|Review: Wuthering Heights - Within|
Label: Sensory Records
Year released: 1999
Genre: Progressive Power Metal
Review online: March 2, 2010
Reviewed by: Bruce Dragonchaser
Rated 4.18/5 (83.64%) (11 Votes)
There are albums that come and go under the spotlight, but some are never glimpsed at all. I always felt that Denmark's Wuthering Heights were a band that missed their chance at the big time, and while they are still making albums and progressing with each endeavor, the quaint majesty of their 1999 debut will never be matched. As an instant of genius (like most great ideas), it probably didn't seem this way to Eric Ravn and his group of playing troubadours that they were making a piece of work that would be so inventive and timeless. Indeed, most who have heard it will agree otherwise. But Within is a record I have gone back to many times, and despite sounding rather naïve at first, it is an album that packs extreme longevity into its arsenal as one of the most original Prog-Power Metal albums ever to surface.
If Power Metal had been about during the Renaissance, it probably would have sounded like this. Not to say Wuthering Heights play distinctly Medieval-themed metal, but the use of instrumentation is certainly reminiscent of that era, with some grand, galloping riffs flowing like a quiet stream through massive, mountain-like melodies that are huge and intoxicating, delivered with such panache by genre stalwart Kristian Andren. Wuthering Heights were at an advantage with this in that no comparison can be drawn; they just don't sound like anyone. The band masterfully mix ancient, fantasy-based folk with raging Power Metal and jagged Prog elements, dressing it all in a whimsical, wandering cloth of balladry that gives the album such an otherworldly feel. From the first minute of "Enter The Cave", Wuthering Heights suck the listener into another age, and not until the dark strains of "The Wanderer's Farewell" is the spell broken. There is something real special about the atmosphere on this thing. It's all-consuming.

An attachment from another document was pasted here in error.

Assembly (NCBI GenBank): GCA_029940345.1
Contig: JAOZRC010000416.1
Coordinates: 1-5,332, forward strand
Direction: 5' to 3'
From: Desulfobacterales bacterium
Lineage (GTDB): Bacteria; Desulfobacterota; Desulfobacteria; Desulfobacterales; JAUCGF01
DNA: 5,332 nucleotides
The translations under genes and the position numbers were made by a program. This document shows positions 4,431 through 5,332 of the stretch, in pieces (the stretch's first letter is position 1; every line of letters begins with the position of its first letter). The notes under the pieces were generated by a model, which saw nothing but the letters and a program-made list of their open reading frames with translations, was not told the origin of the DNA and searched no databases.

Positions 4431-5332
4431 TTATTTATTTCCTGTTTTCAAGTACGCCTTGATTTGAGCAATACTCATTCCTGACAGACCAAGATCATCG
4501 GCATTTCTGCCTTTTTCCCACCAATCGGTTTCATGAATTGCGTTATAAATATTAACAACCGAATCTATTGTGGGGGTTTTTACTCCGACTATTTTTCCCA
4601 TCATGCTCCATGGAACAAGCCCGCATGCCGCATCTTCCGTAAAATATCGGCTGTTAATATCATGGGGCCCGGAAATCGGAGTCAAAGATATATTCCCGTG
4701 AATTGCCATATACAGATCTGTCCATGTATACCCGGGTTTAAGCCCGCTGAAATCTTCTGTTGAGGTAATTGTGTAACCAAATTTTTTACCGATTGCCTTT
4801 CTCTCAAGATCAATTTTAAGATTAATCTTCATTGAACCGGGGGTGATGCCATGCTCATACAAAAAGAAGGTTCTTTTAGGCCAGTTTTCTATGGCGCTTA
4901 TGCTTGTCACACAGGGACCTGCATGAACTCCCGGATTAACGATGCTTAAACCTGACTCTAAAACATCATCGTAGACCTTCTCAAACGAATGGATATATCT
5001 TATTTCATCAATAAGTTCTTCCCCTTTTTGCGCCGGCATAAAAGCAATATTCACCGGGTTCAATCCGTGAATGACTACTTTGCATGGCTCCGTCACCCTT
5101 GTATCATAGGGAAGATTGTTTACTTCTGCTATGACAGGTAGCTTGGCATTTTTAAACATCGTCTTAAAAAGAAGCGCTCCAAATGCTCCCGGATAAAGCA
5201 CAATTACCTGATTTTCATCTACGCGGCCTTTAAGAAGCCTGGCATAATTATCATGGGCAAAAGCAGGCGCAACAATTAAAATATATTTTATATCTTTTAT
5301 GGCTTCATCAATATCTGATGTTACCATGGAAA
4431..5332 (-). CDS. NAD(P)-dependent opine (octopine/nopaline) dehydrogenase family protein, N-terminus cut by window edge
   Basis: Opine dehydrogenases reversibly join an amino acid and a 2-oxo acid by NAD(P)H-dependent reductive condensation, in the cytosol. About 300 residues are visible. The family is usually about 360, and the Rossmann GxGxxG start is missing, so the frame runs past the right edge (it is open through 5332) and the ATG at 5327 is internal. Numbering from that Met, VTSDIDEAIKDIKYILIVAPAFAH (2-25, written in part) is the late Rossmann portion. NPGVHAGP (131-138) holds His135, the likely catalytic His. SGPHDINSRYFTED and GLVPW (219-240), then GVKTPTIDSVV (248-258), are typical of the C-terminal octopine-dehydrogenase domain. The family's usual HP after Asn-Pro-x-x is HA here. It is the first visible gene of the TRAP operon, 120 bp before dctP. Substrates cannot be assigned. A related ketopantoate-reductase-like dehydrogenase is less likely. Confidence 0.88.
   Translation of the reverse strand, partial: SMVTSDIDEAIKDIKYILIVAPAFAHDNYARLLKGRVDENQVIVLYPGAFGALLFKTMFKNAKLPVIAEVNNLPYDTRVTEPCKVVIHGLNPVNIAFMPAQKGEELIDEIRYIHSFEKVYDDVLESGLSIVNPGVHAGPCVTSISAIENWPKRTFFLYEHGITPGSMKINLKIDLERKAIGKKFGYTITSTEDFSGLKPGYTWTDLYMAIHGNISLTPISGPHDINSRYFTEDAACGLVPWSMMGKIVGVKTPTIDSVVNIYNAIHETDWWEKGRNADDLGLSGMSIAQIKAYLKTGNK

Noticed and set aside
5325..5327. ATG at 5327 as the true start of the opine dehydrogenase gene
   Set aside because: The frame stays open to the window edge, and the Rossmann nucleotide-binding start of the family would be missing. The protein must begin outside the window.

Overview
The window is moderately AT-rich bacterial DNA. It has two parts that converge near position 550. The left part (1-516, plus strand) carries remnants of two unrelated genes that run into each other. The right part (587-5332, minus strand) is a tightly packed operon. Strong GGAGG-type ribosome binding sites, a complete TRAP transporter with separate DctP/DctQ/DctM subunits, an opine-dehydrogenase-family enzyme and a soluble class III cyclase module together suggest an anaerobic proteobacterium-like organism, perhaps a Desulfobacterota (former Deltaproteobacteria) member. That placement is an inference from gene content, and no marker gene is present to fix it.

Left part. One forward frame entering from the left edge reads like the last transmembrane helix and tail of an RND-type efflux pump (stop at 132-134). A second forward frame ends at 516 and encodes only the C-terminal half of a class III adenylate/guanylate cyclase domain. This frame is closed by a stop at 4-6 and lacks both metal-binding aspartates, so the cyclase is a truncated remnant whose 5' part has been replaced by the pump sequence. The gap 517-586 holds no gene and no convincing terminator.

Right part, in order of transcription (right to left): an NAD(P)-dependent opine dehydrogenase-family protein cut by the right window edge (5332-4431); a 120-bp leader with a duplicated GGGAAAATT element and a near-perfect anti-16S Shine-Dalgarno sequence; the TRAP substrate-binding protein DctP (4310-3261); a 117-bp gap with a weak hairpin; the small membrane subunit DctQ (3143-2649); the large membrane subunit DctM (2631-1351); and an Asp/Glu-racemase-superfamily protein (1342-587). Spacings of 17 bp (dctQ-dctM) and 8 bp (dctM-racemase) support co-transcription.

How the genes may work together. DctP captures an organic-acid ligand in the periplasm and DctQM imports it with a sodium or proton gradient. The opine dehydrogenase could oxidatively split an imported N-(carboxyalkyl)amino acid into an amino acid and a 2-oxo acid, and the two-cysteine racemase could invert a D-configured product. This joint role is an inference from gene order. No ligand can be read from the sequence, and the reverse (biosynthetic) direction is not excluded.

The songs are experimental, engaging, and surprisingly infectious – just try getting the refrains of "Hunter In The Dark" or the double-pedaled closing of "Too Great Thy Gift" out of your head, I dare you – and the more the band throw into the pot, the better it gets. Thirteen minute epic "Dreamwalker", the undisputed highlight of the album, is awash with influence, from jarring African percussion to sweeping Dream Theater synth leads, from big Rhapsody-isms to funky slap-bass, there is little uncovered on the map of metal's vast geography. Each track serves as a mini-epic, and while it may take a while to fully appreciate everything that's going on, each listen drops you deeper into their world, and once you familiarize yourself with the landscape, it's a place you'll never want to leave.
Perhaps not the best sounding record – Jacob Hansen's production has never been as good as people claim – Within is still a beautifully elegant metal record, and though it may be delegated to constant underground status, it deserves to be heralded as one of the most innovative and inspiring moves the genre has ever made.
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